The feeling that a diminished way of life is being imposed from the top is heightened by evidence that authorities are blatantly disregarding public opinion. Oxford Council’s Duncan Enright told the press the scheme was “definitely” going ahead before it was officially approved. A Bath councillor responded to an objection with the statement that a scheme can go ahead in the face of clear public opposition “because the proposal will help to achieve wider council objectives”. In London, it seems that the results of the consultation about the expansion of  Ultra-Low Emissions Zone were skewed: the mayor’s office excluded 5,270 responses opposing the ULEZ expansion as “copy and paste” jobs but just three in favour on similar grounds.

Making sense of the non-sense

The tendency to take control and impose your own version of the world, psychologists and political theorists remind us, is a perennial temptation for humans. The authoritarian regimes of the 20th century, from Stalinism to the independent collectivism of Albania under Hoxha, are testimony to the evils of political perfectionism, how the intention to create a good society, when imposed by force and without regard for the diversity and messiness of human life, inevitably leads to dystopia.

Perhaps there’s something in the urban planning mindset, with its aspiration to create ideal spaces, that can tip into ideological thinking and make its proponents feel entitled to override the wishes of ordinary people. You can hear it in the words of José María Ezquiaga who, in June 2020, led an attempt to divide a Madrid neighbourhood into “superblocks” measuring 500 x 500. “With little more than a few cones and signage … vehicles that are not residents or merchants can be prevented from passing,” he remarked with satisfaction. (The plan failed.)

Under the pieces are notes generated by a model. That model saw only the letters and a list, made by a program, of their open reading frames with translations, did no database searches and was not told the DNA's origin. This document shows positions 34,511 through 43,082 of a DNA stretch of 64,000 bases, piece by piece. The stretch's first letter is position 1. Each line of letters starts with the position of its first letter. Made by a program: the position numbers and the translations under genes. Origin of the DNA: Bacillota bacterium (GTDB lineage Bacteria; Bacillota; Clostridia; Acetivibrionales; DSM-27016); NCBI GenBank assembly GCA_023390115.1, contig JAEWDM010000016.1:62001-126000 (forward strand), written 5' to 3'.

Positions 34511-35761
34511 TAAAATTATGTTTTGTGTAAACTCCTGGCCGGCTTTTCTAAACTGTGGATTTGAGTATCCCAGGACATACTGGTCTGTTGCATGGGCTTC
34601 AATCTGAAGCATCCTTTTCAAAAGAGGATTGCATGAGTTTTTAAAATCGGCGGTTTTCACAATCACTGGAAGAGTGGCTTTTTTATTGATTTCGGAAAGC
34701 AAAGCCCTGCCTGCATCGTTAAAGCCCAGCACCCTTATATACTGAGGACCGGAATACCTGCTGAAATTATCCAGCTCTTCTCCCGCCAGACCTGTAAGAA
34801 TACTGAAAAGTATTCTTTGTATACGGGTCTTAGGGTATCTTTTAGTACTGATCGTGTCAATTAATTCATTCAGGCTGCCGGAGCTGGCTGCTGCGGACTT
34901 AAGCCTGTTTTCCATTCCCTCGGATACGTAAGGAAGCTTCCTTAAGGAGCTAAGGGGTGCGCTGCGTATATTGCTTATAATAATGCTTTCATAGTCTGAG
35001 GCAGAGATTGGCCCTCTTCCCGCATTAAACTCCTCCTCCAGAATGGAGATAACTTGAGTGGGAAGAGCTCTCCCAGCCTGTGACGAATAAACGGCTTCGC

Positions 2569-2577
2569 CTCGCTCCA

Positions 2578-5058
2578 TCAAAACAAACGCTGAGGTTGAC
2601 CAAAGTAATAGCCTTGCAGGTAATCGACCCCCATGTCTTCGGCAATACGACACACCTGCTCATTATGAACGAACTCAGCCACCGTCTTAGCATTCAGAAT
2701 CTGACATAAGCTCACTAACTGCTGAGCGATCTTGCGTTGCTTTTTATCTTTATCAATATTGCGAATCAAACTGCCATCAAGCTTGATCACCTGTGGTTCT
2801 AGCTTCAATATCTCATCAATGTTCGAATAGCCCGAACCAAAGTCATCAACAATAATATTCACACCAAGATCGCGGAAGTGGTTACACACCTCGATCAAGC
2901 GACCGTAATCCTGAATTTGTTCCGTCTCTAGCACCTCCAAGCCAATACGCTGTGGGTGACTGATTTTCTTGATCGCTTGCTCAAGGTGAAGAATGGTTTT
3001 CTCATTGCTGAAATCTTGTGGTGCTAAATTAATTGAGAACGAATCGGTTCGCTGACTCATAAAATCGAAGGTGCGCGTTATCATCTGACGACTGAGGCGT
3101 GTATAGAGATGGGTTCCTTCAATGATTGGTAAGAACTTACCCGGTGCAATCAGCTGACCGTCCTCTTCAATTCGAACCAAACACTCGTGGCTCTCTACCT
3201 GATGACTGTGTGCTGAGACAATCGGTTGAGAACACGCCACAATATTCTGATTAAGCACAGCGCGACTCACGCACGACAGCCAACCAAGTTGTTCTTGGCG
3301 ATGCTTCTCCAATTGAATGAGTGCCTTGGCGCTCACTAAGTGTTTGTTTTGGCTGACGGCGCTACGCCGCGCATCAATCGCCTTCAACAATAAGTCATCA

The bureaucratic mindset that prevails in the town hall undoubtedly shares this tendency, but perhaps money comes into it too. A recent investigation by Bloomberg showed how London councils are making millions in annual revenue from cameras at specific junctions. A revealing conversation between councillors suggests that local authorities are counting on fines from drivers to fill their coffers. “Is there a risk that the revenue we are predicting won’t be obtained because motorists wise up to the restriction and start complying?” asked Robert Canning in Croydon.

From civil strife to civil discourse

So how are we going to get out of this depressing civil strife which risks dividing citizens physically as well as ideologically?

Here’s a thought, in fact, three.

Firstly, if we have the slightest desire to have a peaceful society with any level of maturity we need to stop engaging in childish public arguments consisting of name-calling and willful misunderstanding. Secondly, we need to separate the issue of traffic restrictions from the complex question of how to create flourishing neighbourhoods and live in greater harmony with the earth.

The third thought, while somewhat old-fashioned, sounds radical in these coercive times. How about shifting the attitudes and emotions underlying the control-and-punish approach and replacing them with respect and trust for our fellow humans? What if, instead of spending millions on cameras and administrative systems to issue permits and fines, councils used that money to seed local community projects? Just imagine, instead of corralling, prohibiting and infantilising, the good that could come from citizens giving free expression to their own inner authority and creativity.

Alex Klaushofer is an author and journalist who has written extensively on social affairs, religion and politics in Britain and Middle East. She writes on Substack at Ways of Seeing.